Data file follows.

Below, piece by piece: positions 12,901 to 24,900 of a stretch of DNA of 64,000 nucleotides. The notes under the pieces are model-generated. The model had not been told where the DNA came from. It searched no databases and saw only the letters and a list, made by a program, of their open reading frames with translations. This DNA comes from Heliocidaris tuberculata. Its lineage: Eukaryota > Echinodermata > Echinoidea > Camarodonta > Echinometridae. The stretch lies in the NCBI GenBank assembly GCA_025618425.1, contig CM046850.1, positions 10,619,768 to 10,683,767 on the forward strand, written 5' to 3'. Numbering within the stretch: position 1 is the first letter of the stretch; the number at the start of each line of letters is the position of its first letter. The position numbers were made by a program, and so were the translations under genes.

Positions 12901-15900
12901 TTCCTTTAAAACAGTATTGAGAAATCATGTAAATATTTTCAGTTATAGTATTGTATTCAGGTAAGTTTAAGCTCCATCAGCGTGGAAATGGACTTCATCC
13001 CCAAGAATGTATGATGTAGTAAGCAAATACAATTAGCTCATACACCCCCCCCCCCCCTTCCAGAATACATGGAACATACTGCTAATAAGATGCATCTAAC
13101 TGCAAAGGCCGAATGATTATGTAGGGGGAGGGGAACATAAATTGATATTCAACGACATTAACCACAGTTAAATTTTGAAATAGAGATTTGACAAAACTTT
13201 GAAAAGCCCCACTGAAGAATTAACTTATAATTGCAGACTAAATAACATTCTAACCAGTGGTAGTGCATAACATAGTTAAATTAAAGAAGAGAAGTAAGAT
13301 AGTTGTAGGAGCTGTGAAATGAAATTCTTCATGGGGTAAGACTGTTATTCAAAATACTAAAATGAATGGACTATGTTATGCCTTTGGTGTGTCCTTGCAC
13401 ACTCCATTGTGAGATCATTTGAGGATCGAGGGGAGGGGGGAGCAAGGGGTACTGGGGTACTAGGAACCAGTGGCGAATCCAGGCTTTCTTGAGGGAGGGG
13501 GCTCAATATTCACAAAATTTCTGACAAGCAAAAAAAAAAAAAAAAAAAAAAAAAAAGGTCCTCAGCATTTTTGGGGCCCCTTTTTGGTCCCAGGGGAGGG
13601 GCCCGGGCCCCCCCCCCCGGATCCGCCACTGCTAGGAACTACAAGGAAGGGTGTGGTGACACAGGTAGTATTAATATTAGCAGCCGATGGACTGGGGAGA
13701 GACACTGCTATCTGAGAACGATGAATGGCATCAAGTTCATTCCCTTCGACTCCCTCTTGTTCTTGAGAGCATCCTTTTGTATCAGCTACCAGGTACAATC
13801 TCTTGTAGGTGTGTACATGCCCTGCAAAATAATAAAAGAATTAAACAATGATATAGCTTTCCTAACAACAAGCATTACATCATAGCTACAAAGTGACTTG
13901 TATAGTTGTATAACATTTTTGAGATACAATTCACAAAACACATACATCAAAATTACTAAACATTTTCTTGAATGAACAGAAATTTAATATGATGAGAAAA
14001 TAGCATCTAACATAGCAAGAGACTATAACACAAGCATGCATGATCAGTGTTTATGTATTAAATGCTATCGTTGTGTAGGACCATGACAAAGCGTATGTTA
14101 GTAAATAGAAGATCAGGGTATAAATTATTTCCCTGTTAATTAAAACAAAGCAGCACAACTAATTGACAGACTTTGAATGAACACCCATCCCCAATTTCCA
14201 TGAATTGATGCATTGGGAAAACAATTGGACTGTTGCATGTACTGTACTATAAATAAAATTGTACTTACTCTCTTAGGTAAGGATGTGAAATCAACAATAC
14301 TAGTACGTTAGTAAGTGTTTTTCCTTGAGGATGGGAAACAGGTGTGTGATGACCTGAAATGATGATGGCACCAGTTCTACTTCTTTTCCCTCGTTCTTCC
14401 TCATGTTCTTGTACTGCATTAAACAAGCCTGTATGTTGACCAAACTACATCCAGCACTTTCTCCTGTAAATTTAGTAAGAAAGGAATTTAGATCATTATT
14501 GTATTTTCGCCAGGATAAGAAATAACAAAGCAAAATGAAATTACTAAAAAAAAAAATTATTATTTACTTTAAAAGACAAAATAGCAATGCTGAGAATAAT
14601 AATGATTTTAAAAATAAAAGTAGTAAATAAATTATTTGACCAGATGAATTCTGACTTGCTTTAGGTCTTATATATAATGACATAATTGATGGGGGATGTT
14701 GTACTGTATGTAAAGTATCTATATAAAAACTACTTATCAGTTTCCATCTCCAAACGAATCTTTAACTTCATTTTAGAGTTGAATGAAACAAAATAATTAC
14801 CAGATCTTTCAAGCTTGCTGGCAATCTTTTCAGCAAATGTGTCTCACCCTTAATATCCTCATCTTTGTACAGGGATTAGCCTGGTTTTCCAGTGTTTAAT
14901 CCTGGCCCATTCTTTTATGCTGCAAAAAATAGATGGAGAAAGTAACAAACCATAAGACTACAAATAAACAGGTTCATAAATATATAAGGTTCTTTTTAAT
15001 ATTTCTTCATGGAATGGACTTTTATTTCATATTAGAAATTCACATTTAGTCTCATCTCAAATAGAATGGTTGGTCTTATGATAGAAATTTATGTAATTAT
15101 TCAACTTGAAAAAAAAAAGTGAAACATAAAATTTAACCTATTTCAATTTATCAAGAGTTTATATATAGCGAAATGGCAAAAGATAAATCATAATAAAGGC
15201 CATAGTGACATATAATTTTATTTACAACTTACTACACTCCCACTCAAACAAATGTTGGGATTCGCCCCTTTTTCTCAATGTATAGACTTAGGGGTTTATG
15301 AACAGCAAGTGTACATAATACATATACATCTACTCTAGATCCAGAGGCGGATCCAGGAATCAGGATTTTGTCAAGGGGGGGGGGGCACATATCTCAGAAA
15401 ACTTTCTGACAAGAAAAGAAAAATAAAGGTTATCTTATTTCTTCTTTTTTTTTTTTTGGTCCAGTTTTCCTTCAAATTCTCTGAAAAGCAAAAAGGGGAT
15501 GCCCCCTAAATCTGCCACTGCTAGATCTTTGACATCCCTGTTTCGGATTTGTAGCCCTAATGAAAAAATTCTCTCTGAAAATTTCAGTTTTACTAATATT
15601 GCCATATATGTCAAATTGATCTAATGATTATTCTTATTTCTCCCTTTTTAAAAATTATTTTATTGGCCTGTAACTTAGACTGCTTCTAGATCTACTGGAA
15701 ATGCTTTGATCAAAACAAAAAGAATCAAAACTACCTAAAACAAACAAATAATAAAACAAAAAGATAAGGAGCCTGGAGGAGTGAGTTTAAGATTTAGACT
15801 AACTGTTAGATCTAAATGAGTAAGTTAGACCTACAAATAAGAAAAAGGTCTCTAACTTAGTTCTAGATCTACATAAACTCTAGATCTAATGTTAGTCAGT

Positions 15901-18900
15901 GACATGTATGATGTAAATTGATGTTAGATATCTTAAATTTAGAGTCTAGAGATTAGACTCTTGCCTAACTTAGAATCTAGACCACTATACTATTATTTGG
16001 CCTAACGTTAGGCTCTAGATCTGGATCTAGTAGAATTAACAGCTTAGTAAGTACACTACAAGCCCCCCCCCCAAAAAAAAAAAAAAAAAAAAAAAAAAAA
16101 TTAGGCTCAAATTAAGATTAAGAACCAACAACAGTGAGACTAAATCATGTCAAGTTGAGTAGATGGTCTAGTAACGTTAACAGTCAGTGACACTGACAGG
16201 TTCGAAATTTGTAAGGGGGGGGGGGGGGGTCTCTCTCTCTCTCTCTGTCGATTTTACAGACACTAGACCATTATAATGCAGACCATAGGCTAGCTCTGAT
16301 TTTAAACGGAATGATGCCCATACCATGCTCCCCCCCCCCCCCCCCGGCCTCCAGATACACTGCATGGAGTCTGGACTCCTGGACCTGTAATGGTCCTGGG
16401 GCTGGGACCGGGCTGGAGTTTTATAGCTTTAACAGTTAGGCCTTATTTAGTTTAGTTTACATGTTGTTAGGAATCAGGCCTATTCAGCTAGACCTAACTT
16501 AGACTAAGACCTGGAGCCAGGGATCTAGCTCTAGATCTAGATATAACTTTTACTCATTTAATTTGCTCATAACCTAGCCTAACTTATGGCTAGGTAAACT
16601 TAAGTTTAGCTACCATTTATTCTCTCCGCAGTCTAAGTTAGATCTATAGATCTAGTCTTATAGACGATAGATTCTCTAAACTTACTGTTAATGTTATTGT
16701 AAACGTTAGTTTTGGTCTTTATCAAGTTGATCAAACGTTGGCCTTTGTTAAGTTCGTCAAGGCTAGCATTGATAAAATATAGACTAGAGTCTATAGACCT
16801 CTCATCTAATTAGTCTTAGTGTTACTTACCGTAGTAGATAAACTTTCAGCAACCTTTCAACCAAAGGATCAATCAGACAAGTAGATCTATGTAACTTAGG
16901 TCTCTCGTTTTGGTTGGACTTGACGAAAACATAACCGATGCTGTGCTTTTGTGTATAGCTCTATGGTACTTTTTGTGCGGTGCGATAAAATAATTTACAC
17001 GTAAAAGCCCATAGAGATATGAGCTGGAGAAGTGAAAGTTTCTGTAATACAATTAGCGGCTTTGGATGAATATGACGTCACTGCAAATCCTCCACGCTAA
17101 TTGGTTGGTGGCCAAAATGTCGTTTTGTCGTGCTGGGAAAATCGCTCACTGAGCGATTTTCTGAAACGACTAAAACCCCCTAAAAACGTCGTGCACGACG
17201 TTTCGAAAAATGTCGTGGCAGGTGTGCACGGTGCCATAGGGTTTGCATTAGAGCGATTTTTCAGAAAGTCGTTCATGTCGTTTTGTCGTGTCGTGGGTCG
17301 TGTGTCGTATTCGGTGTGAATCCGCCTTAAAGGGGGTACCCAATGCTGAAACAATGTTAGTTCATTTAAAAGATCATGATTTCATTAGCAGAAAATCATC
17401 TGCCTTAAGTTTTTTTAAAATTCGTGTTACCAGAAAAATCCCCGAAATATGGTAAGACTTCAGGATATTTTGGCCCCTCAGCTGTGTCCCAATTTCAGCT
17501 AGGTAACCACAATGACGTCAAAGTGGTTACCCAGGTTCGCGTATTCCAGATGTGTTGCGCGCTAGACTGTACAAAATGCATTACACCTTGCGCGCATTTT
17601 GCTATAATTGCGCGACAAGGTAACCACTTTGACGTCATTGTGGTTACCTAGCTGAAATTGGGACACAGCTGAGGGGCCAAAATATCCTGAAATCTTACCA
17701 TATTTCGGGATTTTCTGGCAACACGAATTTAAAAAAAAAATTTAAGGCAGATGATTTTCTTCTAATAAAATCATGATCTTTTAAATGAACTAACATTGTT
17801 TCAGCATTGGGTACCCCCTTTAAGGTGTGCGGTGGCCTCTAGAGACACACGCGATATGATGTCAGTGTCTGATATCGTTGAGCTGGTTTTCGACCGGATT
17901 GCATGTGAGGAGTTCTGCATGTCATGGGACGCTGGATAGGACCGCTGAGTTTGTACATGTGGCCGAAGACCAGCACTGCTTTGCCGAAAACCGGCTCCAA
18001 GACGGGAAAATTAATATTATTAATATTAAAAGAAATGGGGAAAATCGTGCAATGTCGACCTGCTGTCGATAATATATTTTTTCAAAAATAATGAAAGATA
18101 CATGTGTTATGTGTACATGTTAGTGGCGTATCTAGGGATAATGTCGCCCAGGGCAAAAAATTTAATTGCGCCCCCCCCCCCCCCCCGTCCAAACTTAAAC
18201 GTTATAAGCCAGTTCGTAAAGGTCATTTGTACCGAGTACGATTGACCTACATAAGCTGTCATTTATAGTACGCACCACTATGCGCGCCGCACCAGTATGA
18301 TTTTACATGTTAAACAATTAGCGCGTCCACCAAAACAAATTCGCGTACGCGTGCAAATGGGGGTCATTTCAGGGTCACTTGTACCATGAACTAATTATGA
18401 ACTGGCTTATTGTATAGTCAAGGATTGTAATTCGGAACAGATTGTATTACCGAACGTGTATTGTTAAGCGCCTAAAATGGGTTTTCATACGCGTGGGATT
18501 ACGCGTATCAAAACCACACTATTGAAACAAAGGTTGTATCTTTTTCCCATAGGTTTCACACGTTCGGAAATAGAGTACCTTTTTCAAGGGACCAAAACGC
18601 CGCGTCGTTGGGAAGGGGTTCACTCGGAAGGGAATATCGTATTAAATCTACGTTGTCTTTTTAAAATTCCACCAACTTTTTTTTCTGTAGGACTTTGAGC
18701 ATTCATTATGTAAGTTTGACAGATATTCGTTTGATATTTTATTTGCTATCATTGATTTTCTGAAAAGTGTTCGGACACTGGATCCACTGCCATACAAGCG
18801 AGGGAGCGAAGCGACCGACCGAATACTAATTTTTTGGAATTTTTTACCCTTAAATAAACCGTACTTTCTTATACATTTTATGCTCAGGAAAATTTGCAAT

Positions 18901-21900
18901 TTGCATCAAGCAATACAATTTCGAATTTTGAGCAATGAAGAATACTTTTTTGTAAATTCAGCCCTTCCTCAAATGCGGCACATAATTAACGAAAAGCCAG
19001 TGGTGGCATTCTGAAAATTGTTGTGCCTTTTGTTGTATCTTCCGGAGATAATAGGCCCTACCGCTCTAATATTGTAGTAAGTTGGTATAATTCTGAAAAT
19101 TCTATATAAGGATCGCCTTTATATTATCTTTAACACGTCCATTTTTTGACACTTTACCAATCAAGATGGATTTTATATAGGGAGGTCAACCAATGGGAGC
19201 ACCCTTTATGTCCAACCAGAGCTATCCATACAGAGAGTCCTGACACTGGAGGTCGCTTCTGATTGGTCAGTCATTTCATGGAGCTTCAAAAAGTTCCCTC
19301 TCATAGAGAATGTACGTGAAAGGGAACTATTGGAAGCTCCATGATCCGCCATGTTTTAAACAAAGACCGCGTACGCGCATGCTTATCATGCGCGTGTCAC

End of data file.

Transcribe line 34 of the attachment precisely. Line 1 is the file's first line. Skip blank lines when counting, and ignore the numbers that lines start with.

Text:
15901 GACATGTATGATGTAAATTGATGTTAGATATCTTAAATTTAGAGTCTAGAGATTAGACTCTTGCCTAACTTAGAATCTAGACCACTATACTATTATTTGG